A Mini-Course In Critical Thinking For Writers. Concept 1.7: Distinguishing Best Explanation From Ad Hoc Explanation

I thought I would attempt the first draft of a college-level textbook, writing it directly into my blog, bit by bit. Feedback and recommendations in the thread comments are welcome, either encouraging or critical. The first chapter would be a mini-course in critical thinking for writers. To have a look at Concept 1.6, click here; Concept 1.5, click here; for Concept 1.4, click here; for 1.3 here; 1.2 here; 1.1 here.

Concept 1.7. Distinguishing best explanation from ad hoc explanation. A sign that you may not be seeking the best theory surrounding the truth of a matter, and instead protecting a favored theory—one you want to be true over all others—is if you’re doing a lot of ad hoc reasoning in response to objections to it. We might call this ad hoc-ing. Ad hoc is Latin for for this explanation or moment only or add here for a special purpose, as when a business or bureaucracy forms an ad hoc committee to address an unforeseen situation. Ad hoc reasoning is deployed in, as it were, unanticipated or emergency situations; i.e., situations where a thesis or claim has failed to foresee an important objection or is at an impasse. When you engage in ad hoc explanation, you’re trying to save a favored thesis or belief from pointed and skeptical questions—or new and disconfirming data or competing theses—by seat-of-the-pants rationalizing that cannot be generalized to other theses of the same type. Here are two example sentences deploying ad hoc (seat-of-the-pants) reasoning:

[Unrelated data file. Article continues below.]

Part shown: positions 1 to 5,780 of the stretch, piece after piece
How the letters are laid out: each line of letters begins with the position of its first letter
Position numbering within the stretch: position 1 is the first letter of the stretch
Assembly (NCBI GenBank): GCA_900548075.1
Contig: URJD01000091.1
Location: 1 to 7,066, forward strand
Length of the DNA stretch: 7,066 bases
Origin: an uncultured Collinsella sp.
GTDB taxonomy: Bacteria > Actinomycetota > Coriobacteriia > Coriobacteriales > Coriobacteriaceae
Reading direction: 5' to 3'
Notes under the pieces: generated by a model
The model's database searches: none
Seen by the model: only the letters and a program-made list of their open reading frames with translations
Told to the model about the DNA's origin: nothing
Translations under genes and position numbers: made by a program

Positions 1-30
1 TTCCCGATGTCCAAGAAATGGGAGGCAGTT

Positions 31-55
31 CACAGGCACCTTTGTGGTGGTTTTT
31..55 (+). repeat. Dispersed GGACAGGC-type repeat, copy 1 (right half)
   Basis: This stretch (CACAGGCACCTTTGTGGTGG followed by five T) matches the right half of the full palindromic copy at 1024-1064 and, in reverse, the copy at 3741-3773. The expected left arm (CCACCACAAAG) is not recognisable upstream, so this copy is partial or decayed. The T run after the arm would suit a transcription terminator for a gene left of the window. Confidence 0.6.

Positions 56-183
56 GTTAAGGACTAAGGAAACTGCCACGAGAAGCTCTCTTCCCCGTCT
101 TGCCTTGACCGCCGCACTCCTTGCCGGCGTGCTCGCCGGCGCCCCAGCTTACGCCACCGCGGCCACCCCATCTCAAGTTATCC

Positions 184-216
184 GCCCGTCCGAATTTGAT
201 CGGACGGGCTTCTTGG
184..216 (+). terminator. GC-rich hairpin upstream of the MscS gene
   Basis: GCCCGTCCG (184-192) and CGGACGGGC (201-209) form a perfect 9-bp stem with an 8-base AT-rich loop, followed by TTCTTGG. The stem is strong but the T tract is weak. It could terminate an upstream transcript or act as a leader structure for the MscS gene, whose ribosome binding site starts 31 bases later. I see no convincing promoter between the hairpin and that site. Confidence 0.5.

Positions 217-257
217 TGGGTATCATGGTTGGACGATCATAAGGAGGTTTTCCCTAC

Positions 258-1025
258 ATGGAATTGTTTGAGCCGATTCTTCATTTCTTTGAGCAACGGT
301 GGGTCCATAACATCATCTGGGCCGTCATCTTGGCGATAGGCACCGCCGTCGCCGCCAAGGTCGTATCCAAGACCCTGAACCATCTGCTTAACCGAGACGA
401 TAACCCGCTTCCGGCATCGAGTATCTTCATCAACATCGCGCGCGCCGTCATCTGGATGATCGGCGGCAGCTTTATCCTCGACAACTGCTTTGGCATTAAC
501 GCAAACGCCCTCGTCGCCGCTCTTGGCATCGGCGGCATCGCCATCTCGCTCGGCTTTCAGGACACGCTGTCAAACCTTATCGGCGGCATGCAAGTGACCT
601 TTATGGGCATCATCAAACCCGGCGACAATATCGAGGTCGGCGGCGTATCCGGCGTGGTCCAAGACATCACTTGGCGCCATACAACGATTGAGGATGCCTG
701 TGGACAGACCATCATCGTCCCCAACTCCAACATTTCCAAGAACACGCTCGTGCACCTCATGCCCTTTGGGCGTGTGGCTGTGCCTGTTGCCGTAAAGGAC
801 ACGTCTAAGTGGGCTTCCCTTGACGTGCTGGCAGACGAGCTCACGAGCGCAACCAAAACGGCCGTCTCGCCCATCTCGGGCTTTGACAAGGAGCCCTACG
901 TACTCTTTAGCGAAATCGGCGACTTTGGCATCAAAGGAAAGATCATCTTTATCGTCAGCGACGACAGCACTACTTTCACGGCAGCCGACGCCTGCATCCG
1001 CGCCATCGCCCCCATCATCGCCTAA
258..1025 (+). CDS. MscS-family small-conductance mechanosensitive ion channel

My psychic powers failed today because the audience had too many doubters in it.

UFOs exist, but they never land on the White House lawn because they prefer not to be seen.